\((a,b,c)\in \mathcal{T}_{113}\), thus, system (2.3) has three equilibria \(E_{4}^{(1)}:x_{3}^{*}\in (0,5.7367), E_{5}^{(1)}:x_{4} ^{*}\in (5.7367,20.9044)\) and \(E_{6}^{(1)}:x_{5}^{*}\in (20.9044,41.3951)\). According to Theorem 2, \(E_{4}^{(1)}\) and \(E_{6}^{(1)}\) are asymptotically stable, and \(E_{5}^{(1)}\) is unstable. Figure 3 demonstrates the theoretical results.
Figure 3
Figure 3

The locations and stability of equilibria of the network ( 2.3 ) with \(\pmb{w_{\mathrm{tot}}=1.8965, h=4.6457, vN=0.0900}\) and \(\pmb{s=50}\) .

In this investigation, system (2.3) has multiple stable equilibrium points. Thus, the network belongs to the multistable neural networks. Mathematically, multistability allows the network to have multiple stable fixed points and periodic orbits or limit cycles. Multiple stable equilibrium points or periodic orbits are accompanied by the existence of continuous attractors. Continuous attractors have been found in many applications, including applications related to visual perception, visual images, eye memory, etc. The existence of unstable equilibria is essential in winner-take-all problems (Yi et al. [31]). Therefore, the proposed work in this manuscript can be applied in aforementioned applications.

Case 2: If \(w_{\mathrm{tot}}=1.2, h=12, vN=0.02\) and \(s=63.36\), then \(\frac{w^{2}_{\mathrm{tot}}}{vN}+\frac{h^{2}}{s}+1=75.2727\). We randomly select the initial point \(x(0)\in (0,80)\).

In this case \(\Delta_{P'(x)}=0\), so it follows from Theorems 1 and 2 that system (2.3) has a unique equilibrium point \(E_{1}^{(2)}:x _{10}^{*}\in (0,75.2727)\), and it is asymptotically stable. The location and stability of the equilibrium points of this system are illustrated in Figure 4.
Figure 4
Figure 4

The locations and stability of the equilibrium point \(\pmb{E_{1}^{(2)}}\) of the network ( 2.3 ) with \(\pmb{w_{\mathrm{tot}}=1.2, h=12, vN=0.02}\) and \(\pmb{s=63.36}\) .

Case 3: If \(w_{\mathrm{tot}}=1.12, h=10, vN=0.03\) and \(s=65\), then \(\frac{w ^{2}_{\mathrm{tot}}}{vN}+\frac{h^{2}}{s}+1=44.3518\). We randomly select the initial point \(x(0)\in (0,35)\).

In this case \(\Delta_{P'(x)}<0\), so system (2.3) has a unique equilibrium point \(E_{1}^{(3)}:x_{11}^{*}\in (0,44.3518)\) and it is asymptotically stable. The results are shown in Figure 5.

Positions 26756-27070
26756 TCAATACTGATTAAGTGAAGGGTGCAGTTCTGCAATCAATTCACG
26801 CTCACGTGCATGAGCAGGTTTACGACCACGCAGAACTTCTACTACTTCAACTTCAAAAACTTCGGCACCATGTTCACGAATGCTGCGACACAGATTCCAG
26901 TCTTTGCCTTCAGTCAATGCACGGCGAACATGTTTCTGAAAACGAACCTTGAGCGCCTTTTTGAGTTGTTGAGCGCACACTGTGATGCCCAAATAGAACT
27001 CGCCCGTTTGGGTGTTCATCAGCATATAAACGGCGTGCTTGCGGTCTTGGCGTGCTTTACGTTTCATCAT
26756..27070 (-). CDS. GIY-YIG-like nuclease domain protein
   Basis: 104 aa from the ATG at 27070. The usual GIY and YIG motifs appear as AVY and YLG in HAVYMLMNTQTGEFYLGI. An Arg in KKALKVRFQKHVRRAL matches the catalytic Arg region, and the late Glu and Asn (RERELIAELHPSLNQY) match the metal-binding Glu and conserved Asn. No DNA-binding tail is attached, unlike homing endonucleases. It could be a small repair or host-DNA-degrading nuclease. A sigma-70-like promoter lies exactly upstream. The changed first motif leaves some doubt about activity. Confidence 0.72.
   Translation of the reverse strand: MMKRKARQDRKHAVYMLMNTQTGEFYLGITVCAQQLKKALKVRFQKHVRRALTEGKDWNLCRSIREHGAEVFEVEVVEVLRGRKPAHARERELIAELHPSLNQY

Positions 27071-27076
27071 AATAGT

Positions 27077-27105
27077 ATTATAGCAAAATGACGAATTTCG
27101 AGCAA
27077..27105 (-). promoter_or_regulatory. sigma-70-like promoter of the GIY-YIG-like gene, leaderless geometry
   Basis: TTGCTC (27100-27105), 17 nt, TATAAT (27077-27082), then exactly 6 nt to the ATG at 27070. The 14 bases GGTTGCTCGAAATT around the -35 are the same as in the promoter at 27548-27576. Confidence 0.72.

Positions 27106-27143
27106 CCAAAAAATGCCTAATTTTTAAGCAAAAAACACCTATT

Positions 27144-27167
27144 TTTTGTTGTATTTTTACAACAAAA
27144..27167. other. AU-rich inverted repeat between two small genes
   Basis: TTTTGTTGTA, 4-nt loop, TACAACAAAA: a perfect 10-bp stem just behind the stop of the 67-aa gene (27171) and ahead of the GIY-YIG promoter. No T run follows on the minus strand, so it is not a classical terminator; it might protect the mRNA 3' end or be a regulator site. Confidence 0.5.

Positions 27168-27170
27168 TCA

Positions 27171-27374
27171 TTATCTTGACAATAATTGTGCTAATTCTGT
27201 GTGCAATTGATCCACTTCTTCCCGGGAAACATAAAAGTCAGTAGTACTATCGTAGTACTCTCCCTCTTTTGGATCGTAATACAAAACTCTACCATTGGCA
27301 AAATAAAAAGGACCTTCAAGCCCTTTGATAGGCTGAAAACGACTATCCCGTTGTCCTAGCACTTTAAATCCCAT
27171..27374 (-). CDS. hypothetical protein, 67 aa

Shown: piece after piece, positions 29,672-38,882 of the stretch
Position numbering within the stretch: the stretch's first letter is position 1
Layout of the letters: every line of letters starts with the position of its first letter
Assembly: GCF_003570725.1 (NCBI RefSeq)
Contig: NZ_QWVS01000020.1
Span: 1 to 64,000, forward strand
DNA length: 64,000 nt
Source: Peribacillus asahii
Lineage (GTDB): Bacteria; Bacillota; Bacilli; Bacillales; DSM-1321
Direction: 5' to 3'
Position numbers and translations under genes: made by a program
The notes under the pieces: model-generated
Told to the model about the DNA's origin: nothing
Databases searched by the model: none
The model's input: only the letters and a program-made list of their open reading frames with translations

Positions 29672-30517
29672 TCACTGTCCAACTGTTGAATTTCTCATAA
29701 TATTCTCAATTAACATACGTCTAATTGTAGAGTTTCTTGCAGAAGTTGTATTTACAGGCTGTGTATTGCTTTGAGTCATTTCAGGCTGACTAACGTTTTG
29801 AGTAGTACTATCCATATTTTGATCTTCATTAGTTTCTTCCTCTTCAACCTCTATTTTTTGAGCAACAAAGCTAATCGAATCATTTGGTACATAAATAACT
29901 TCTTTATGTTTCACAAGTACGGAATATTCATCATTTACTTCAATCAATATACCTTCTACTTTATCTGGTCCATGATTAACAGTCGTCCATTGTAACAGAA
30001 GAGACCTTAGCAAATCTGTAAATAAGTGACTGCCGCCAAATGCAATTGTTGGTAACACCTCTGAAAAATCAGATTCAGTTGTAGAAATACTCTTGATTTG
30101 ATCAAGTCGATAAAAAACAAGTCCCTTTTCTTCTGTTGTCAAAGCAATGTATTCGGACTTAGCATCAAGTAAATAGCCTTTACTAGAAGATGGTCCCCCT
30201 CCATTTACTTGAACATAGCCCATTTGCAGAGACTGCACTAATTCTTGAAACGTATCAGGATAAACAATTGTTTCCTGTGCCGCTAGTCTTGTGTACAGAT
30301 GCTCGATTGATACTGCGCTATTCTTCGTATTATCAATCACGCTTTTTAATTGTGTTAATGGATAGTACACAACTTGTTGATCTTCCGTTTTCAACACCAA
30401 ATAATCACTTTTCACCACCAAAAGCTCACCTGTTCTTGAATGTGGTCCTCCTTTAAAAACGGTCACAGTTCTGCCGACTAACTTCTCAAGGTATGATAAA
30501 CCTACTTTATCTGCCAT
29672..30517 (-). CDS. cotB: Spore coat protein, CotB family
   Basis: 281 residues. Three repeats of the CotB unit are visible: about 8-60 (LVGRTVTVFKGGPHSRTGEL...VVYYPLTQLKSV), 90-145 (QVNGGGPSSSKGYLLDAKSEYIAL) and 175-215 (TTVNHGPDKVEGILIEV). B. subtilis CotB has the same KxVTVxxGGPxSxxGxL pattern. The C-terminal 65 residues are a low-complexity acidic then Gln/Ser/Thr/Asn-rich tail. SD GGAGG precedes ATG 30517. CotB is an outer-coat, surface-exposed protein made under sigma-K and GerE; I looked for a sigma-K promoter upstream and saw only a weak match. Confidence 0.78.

Figure 5
Figure 5

The locations and stability of the equilibrium point \(\pmb{E_{1}^{(3)}}\) of the network ( 2.3 ) with \(\pmb{w_{\mathrm{tot}}=1.12, h=10, vN=0.03}\) and \(\pmb{s=65}\) .

In cases 2 and 3, the network (2.3) has a unique equilibrium point which is stable. Such convergent behavior is called ‘monostability’. Monostable networks can be used to solve optimization problems. Under some conditions, the network (2.3) in this paper is a monostable neural network. Therefore, the proposed work provides a novel model with respect to optimization problems.

5 Conclusions

In this paper, the dynamical properties of equilibria of the background neural network (2.2) (i.e., (2.3)) are analyzed, such as the number of equilibria and their locations. Firstly, the conditions for the number and locations of the equilibria of the network were investigated. Secondly, the conditions for stability of the equilibria were derived. The parametric relations between the dynamical properties of the equilibria and network parameters were revealed. These theories are primarily based on an observation on the geometric structures of the equations \(P(x)=0\). These studies enrich the analytical results for the equilibrium points of other related work.

The studies based on the background neural networks with firing rate (the uniform firing rate means that the firing rate is the same for all neurons, thus, we can regard system (2.3) as one-dimensional) may be further developed for the studies on general higher-dimensional systems, e.g., the mathematical methods in this paper can be applied to analyze the equilibria of background neural networks with two subnetworks which exhibit rival states (i.e., 2D background neural networks). The rivaling steady states have significant meaning in the development of practical applications of 2D neural networks. This switch problem (Terman and Rubin [32]; Toth et al. [33]) and binocular rivalry (Shpiro et al. [34]) are interesting topics for further research. Many practical problems, such as mechanical design and electrical networks, can be formulated as switch problems. In recent years, dynamical analysis for switched systems have attracted considerable research interest (Cao et al. [35]; Syed Ali et al. [36]). Our manuscript has given us further insight into providing parameter conditions for switched systems.

Declarations

Acknowledgements

This work was supported in part by the National Science Foundation of China under Grant 61202045, Grant 11501475, and in part by the Program of Science and Technology of Sichuan Province of China under Grant No. 2016JY0067.

Open Access This article is distributed under the terms of the Creative Commons Attribution 4.0 International License (http://creativecommons.org/licenses/by/4.0/), which permits unrestricted use, distribution, and reproduction in any medium, provided you give appropriate credit to the original author(s) and the source, provide a link to the Creative Commons license, and indicate if changes were made.

Authors’ Affiliations

(1)
Department of Mathematics, Sichuan University, Chengdu, Sichuan, 610064, China
(2)
School of Science, Southwest Petroleum University, Chengdu, Sichuan, 610050, China